In some embodiments, the set of processor nodes is configured to use the image data stored in the arrays of the storage media to allow a user to navigate through an image of the entire wafer without using the physical wafer for navigation. The embodiments may also be configured to integrate two or more data sources for user navigation. For example, learning can be enhanced by convenient interactive, integrated, high speed, user-guided navigation of the mass images generated by the systems described herein with other data sources such as derivatives of the mass image data (e.g., image noise, detected defects, etc.), simulated images, reticle images, and detailed physical design data that was used to create patterns on the wafer or reticle. Navigation of the wafer image may be performed in any suitable manner. The set of processor nodes may also be configured to display an image of the wafer and/or to allow a user to navigate through an image of the wafer as described in commonly owned U.S. patent application Ser. No. 11/855,581 by Wu et al. filed Sep. 14, 2007, which is incorporated by reference as if fully set forth herein. Each of the embodiments described herein may be further configured as described in this patent application.

Since the set of processor nodes can allow a user to navigate through an image of the entire wafer without using the physical wafer for navigation, visualization and navigation can advantageously be performed without requiring use of the physical wafer, a stage, and optics. The alternative to navigating a full wafer image from disk is to navigate the actual wafer. A relevant example is the methodology used for physical failure analysis (FA) where the chip physical design is synchronized with the wafer stage so that the user can navigate from either the physical wafer or the design. Some obvious disadvantages of such wafer visualization are that the physical wafer is occupied and the instrumentation used is expensive. In contrast, using the embodiments described herein, the data to be visualized is all loaded onto the VI or on a network of computers connected to the VI thereby advantageously allowing other processes to be performed on the physical wafer and/or using the instrumentation.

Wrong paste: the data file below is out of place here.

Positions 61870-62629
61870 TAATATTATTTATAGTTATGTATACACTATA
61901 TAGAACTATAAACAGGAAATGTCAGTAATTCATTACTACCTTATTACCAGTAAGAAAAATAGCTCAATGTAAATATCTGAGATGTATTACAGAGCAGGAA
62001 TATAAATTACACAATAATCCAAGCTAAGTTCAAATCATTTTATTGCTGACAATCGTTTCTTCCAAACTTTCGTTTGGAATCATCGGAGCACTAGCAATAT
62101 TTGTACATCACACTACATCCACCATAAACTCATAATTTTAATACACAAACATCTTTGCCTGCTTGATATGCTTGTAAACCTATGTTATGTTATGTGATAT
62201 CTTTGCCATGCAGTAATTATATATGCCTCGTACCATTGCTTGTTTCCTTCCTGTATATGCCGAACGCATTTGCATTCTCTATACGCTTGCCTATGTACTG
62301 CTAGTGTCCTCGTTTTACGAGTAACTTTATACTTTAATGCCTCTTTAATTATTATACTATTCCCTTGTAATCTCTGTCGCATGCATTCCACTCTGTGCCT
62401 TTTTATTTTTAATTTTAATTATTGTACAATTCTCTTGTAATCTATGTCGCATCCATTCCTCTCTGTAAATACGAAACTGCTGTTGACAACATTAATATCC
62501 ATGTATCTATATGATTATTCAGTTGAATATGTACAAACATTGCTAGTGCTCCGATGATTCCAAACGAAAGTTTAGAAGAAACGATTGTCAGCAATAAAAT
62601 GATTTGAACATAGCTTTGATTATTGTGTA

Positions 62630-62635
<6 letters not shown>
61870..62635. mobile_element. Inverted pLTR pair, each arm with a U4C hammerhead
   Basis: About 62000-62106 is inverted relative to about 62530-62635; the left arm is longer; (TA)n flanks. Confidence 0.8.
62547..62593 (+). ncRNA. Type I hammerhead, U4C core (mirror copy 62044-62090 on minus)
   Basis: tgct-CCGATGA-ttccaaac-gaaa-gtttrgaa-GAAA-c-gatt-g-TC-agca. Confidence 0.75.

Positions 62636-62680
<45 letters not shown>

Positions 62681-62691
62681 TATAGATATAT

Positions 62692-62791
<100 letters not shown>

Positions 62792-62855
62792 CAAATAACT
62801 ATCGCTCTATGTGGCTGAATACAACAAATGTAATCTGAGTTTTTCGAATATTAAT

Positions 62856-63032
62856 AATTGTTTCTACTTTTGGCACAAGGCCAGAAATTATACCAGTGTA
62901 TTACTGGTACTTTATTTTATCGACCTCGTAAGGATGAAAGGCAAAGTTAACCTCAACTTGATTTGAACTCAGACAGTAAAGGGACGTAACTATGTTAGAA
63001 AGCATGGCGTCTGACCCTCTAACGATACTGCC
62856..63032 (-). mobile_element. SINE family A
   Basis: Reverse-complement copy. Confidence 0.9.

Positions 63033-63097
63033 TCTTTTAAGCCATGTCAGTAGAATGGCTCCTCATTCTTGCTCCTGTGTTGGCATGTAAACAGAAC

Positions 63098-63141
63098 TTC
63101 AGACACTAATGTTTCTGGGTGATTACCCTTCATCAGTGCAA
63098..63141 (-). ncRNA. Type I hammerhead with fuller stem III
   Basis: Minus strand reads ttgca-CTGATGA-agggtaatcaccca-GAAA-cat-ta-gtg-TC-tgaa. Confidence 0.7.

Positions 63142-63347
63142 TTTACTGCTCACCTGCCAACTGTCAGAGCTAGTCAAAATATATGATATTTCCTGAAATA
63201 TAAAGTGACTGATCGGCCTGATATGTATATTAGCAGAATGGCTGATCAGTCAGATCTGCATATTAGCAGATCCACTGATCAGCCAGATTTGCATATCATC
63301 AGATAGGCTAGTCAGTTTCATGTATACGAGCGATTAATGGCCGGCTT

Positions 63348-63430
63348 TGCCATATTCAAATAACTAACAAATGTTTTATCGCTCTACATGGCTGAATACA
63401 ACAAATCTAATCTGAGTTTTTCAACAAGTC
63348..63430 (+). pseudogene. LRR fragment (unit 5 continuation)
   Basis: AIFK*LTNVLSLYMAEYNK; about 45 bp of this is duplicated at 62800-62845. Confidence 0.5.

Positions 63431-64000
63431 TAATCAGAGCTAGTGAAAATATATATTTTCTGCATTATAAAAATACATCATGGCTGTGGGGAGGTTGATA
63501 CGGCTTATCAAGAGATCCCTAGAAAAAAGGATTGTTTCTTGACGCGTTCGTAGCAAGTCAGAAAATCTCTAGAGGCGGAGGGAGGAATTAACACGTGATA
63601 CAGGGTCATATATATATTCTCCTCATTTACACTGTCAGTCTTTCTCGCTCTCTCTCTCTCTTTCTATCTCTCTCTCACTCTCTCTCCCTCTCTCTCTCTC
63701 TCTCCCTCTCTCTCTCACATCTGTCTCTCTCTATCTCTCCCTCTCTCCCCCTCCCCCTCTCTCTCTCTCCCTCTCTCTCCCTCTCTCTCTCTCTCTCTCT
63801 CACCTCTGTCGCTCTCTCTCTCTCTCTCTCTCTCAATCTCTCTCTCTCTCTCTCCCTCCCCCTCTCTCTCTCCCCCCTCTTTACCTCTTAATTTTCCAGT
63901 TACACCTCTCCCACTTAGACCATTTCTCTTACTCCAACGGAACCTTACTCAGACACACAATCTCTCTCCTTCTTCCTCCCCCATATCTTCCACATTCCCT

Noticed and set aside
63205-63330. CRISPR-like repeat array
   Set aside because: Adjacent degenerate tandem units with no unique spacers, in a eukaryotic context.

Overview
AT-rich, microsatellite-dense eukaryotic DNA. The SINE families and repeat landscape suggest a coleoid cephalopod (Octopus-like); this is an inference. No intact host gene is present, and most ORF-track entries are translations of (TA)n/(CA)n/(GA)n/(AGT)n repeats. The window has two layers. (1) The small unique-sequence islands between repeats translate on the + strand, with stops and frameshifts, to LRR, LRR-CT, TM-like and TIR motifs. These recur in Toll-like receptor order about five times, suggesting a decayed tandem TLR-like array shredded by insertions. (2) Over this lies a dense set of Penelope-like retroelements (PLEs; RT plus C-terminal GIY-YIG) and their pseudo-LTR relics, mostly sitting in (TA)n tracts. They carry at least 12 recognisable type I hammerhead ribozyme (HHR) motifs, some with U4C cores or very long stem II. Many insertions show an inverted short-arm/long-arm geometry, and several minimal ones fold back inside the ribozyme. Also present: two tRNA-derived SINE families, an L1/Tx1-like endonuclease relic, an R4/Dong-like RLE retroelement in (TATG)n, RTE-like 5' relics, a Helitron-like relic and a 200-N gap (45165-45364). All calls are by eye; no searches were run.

In one embodiment, the set of processor nodes is configured to generate an image of the entire wafer using all of the image data generated by the detector during the scanning of the wafer that is stored in the arrays of the storage media, which may be performed as described further herein, and the set of processor nodes is configured to perform local image processing of the image and non-local image processing of the image. For example, as shown in step 24 of FIG. 2, the set of processor nodes may acquire image data, which may be performed as described herein. In one such example, the set of processor nodes may receive the image data from a detector or from another set of processor nodes coupled thereto. The set of processor nodes may store the image data as described further herein thereby creating VI storage layer 26. In addition, the set of processor nodes may be configured to use VI storage layer 26 in combination with prior scan data 28 and design data 30 to perform local and non-local image processing, as shown in step 32. However, the set of processor nodes may use VI storage layer 26 in combination with prior scan data 28 or design data 30 (e.g., depending on the type of image data processing or function that the set of processor nodes is performing such as detecting point defects, performing die stacking, detecting relatively large scale defects, searching for a process signature, etc.).

The results of local and/or non-local image processing may be used in a number of different manners (e.g., for detecting defects, for selecting one or more defect detection parameters, etc.). For example, the set of processor nodes may use results of the local and non-local image processing to select one or more parameters used for data acquisition and/or defect detection. The set of processor nodes may be configured to select the one or more parameters based on the results of the local and non-local image processing according to any of the embodiments described herein. The set of processor nodes may be configured to use the selected one or more parameters to acquire additional image data (e.g., by sending the one or more selected parameters to the inspection system with an instruction to acquire the image data), as shown by feedback loop 34 in FIG. 2. In addition, in one embodiment, the set of processor nodes is configured to perform processing of the image data stored in the arrays of the storage media and to use results of the processing to determine if additional image data for the wafer is to be acquired by scanning the wafer or from the arrays of the storage media. For example, the set of processor nodes may be configured to use results of the local and non-local image processing to determine if more data is to be acquired, as shown in step 33 in FIG. 2. If more data is to be acquired, then step 24 may be performed again to acquire more image data. In addition, the set of processor nodes may perform step 24, creating VI storage layer 26, and step 32 iteratively to iteratively improve the sensitivity of the inspection system. If in step 33, it is determined that more data is not to be acquired, the set of processor nodes may output results, as shown in step 35.